Tulip botanical illustration

There’s nothing like a deadline to get you motivated, even if it’s just a self-imposed one.

I hadn’t drawn tulips before, and for a few weeks in the early months of the pandemic several local grocery stores were often filled with tulips of all colours. I bought one bunch, then another, and yet another, partly for the joy of flowers during a stressful period of time, but also as inspiration. As I finished drawing one tulip, I chose the next from the latest bunch I had bought (tulips don’t generally last that long I find, plus I draw quite slowly) and ended up with three different colours, which I was quite happy about.

At one point I posted what I thought was the finished creation on my instagram account. Well, I misspoke, I actually hadn’t ‘finally finished’ the three tulips. As pleased as I was with the tulip colours – the purple, pink and red petals were pretty much as I wanted – I knew the leaves weren’t quite right. I took on board some helpful suggestions from an online illustration group I had joined, Draw Botanical, and in fact darkened up the leaves substantially. Suddenly Faber Castell Polychromos Dark Indigo had become one of my favourite pencils, a beautifully rich shade that adds depth to the many greens that inevitably populate botanical art.

Tulip botanical drawing

By adding dark indigo, I darkened the leaves to the point where I was happier with the shading

As the world closed in, and my work temporarily halted (hopefully soon to resume), drawing has unexpectedly come to the fore. As has my voracious appetite for yet more pencils; who knew there was such a glorious variety of colours, brands and quality. Although it takes me a long time to quit distracting myself and settle down to the latest illustration, once I’m there it completely absorbs me. Anxiety and confusion about what’s happening dissipates and I can feel the stress unwind its tendrils from my nervous system.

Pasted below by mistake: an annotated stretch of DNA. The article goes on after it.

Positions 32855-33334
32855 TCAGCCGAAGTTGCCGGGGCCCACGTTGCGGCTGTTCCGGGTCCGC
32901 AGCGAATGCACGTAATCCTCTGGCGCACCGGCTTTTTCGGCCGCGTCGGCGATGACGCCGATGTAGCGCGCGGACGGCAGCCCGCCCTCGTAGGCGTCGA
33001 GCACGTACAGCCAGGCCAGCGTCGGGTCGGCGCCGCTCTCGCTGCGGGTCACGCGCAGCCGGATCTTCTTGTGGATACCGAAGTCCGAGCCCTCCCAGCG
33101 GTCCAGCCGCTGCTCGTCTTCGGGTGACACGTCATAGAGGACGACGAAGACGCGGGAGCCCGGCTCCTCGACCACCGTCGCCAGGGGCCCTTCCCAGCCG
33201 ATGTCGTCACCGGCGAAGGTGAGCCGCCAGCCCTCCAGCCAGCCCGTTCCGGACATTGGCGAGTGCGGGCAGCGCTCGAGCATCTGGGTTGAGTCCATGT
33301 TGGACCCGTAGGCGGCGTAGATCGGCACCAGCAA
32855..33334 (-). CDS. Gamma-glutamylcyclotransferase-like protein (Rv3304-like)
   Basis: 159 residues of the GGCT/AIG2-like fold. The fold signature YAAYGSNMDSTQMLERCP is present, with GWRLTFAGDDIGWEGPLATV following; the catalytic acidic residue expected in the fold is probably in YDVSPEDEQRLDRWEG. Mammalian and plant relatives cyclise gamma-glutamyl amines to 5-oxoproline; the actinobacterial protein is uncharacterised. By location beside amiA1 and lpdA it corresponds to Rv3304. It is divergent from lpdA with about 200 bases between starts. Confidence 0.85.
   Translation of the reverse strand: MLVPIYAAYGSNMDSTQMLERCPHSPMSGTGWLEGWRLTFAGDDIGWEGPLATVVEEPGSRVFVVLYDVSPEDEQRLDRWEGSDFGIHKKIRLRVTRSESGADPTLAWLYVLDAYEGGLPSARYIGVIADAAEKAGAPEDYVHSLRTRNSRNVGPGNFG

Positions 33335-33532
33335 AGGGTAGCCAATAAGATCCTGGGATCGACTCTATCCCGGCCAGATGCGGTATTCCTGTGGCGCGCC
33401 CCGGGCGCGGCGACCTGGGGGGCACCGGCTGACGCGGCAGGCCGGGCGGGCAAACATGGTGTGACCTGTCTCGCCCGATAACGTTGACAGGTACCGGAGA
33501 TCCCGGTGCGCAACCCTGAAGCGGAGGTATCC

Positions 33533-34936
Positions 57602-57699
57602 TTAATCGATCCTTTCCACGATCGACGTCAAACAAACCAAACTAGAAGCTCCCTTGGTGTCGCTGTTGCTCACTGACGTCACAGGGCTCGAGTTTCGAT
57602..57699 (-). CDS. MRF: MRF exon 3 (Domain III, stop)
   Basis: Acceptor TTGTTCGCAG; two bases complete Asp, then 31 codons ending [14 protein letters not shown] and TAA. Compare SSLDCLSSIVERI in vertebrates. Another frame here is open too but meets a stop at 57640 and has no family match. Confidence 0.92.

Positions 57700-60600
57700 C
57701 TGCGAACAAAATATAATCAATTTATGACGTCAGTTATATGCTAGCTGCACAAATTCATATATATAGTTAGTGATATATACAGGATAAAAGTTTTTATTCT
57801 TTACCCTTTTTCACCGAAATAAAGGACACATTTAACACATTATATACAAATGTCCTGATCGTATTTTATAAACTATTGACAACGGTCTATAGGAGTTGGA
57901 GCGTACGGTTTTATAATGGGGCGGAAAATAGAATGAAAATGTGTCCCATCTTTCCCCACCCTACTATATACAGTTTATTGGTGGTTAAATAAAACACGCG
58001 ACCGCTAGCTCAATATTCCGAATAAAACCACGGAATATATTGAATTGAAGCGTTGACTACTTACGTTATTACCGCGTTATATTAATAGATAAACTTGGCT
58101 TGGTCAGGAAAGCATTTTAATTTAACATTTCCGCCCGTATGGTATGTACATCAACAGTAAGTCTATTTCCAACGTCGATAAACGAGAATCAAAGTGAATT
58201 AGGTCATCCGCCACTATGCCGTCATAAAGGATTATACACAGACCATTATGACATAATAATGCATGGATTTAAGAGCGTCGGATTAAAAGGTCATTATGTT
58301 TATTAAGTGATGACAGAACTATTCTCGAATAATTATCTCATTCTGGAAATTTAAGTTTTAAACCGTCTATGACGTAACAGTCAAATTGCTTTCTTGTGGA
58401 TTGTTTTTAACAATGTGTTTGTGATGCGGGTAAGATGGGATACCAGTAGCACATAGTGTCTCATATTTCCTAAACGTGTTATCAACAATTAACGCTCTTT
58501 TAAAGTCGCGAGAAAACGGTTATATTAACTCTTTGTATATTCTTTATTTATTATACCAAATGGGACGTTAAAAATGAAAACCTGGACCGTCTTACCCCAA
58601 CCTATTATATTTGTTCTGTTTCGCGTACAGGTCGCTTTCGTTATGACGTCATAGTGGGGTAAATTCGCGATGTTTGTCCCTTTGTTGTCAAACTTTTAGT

It’s funny how things you don’t really register at the time as being that significant will come to play a bigger role at a later date. As a gift a couple of years ago Scott had bought me two books on botanical illustration, I can’t even really remember why. Both turned out to be by artists who I constantly refer back to, and who are experts in their field: Ann Swan and Wendy Hollender (who runs the aforementioned Draw Botanical). They also focus on coloured pencils, rather than watercolour techniques – unusual in the world of botanical art. Gradually I’ve added a few more books by other artists to my reference collection, and have something like a hundred or more coloured pencils: Faber Castell, Caran d’Ache, Prismacolor. It never seems like enough.

I’ve become a little more observant of nature, looking into the details more. How many petals a certain flower has for instance, or where exactly the leaves are placed, or what insects might be attracted to that particular plant. It’s been a bit of a revelation to consciously notice the mathematical, ordered nature of nature, so to speak. Although on an abstract level I was somewhat aware of the idea of patterns in nature, I really had no clue about, say, the patterns of spirals in pine cones, which follow the ‘Fibonacci Sequence’. Discovered by Italian mathematician Leonardo Fibonacci during the thirteenth century, the sequence occurs often in nature and in the manmade world. A pine cone will start with one scale, then follow the sequence of 2, 3, 5, 8, 13, 21, 34 etc. I have yet to draw a pine cone, but I think now knowing there is such a pattern can only help. Nature truly is astonishing.

It’s been nurturing to draw, but it’s also slotted in well with the general downturn in busyness (although that seems to be shifting, already the traffic seems to be up to pre-Covid 19 levels in my area of British Columbia). It’s made me slow down, and has been a way to connect to nature when it hasn’t been quite so easy or advisable to go further afield to hike or bike. A sliver of a silver lining.